11. I had some influences that got me interested when I was about 4.My parents had a local TV show where they performed music.I was fascinated by the huge cameras,lights and the control room where I watched them switch between cameras and do the simple special effects of the day.I also had an unlce who had an 8mm Bolex and he had travelled all over the world taking movies.I used to look forward to his visits when he would bring his old Argus projector and screen.I remember one such incident when I was about 5,he took some footage of me running toward the camera and jumping over a shrub.I was captivated by the way he showed how I could run forward and in reverse. At age 12 I picked up the book "Creative Filmaking" by Kirk Smallman and got involved in my school's AV club where we operated 8mm,16mm and 35mm filmstrip projectors (anyone ever have a joker in your class who would try to throw you out of sync by making a "beep" sound to make you advance a frame before it was time?) and later made films for sports,science and history classes. Never grew out of it. I'm right handed.
  12. Well my first legit job in the industry was editorial/creative services at a local 16mm lab.I did conforming,editing,title and animation photography as well as optical printing and sound dubbing and mixing.All jobs no longer needed in the video world.In my original post here,I mentioned the film production and post production houses that went belly up between about 1980 and the present. There are still neg cutters and video editors I know,but the demand has dropped considerably.The industrial market I worked in died completely.The jobs done by a production crew and a lab were replaced with a company's employee,a camcorder,a laptop and LCD projector.
  13. We'll see.While I don't expect a renassaince,I already have seen independent movies made that otherwise wouldn't have been done.True, technology doesn't make people better but it can open a few doors.I remember in the 80's and 90's you had a lot of folks attempting cinematic work with video and it didn't measure up because of the "soap opera" or "reality TV look" that you just can't completely escape with interlace video no matter what you do in post or with filters and lighting. The images I've seen from many of these new cameras is what I call "virtual film".Close enough,given the fact that the you've been freed from 6 and 7 figure film stock and lab costs. In the final analysis it all boils down to technique and skill anyway.The consumer renting the video or going to the theater could care less what the movie was made with (many people are suprised to find out that film is still being used at all),he just wants to see a good movie. I'm just sorry so many jobs have been lost as they became obsolete.But that's been happening to every industry.Why should the movies be any different?After all it is show BUSINESS.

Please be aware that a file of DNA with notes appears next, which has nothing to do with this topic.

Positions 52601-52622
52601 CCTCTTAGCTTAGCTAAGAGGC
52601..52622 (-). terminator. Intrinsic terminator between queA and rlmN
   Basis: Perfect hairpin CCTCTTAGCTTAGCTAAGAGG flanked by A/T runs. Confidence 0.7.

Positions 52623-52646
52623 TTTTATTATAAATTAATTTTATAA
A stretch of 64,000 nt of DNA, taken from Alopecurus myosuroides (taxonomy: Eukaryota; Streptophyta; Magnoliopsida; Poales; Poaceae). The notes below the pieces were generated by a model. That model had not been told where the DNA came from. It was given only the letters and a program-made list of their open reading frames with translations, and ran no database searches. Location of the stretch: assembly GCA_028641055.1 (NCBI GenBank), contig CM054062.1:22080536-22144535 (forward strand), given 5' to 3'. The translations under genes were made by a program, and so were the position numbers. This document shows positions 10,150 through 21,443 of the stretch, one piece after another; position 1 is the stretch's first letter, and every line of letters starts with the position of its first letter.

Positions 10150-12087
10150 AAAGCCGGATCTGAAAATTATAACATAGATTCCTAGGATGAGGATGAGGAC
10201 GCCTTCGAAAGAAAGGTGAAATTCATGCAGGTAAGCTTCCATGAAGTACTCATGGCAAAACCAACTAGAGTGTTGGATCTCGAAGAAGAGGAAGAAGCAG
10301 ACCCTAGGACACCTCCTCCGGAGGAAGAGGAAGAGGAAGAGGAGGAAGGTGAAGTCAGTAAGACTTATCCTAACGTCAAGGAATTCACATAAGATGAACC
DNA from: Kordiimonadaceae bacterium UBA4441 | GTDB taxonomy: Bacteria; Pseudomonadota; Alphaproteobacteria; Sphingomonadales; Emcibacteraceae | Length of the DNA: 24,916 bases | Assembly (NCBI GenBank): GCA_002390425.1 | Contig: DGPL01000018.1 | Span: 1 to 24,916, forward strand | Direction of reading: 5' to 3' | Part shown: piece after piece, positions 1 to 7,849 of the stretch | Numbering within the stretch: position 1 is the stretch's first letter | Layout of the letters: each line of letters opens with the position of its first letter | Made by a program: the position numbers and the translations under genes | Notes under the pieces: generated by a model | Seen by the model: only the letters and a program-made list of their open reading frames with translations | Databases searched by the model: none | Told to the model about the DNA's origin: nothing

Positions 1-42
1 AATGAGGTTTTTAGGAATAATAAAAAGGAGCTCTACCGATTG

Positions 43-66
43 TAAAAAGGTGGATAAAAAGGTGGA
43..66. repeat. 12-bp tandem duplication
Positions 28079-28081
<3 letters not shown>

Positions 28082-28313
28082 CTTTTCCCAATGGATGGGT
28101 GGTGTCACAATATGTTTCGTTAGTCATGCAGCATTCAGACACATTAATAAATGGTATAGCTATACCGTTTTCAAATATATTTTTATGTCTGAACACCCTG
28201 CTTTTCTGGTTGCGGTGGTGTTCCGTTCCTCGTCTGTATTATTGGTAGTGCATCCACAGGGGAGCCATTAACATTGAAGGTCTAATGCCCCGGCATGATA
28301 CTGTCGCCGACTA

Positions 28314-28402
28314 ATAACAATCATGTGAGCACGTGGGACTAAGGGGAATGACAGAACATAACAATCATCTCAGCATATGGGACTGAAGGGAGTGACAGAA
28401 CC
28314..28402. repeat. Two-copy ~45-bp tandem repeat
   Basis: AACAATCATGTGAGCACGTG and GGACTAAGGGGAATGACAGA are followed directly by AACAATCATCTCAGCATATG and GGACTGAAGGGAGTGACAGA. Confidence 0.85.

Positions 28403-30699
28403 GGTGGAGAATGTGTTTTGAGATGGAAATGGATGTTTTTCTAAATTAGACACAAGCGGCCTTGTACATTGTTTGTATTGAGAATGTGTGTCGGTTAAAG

14. I' glad you brought that up,though I'm not sure that the gear(cameras) will be what makes the difference,but rather the know how and technique.They need to see dollies instead of pans,crane shots instead of tilts,decent lighting instead of just having enough lighting. I'm glad that you have clients that appreciate the difference and are willing to pay for it.Usually once the business world knows that they can get away with crap for little or no money,seldom do they turn back,at least not in my neck of the woods anyway.Many of the clients who once hired full crews on a film or higher end video production,found out that their training and AV needs could be filled with an interactive website with video clips.I doubt that my market will ever see the return of 10 to 20 minute industrials with 5 and 6 figure budgets. What I am hopeful about is the growing number of independent features that have been made that otherwise wouldn't have gotten made.Films that are of decent quality and not the "Open Water" level of DV junk.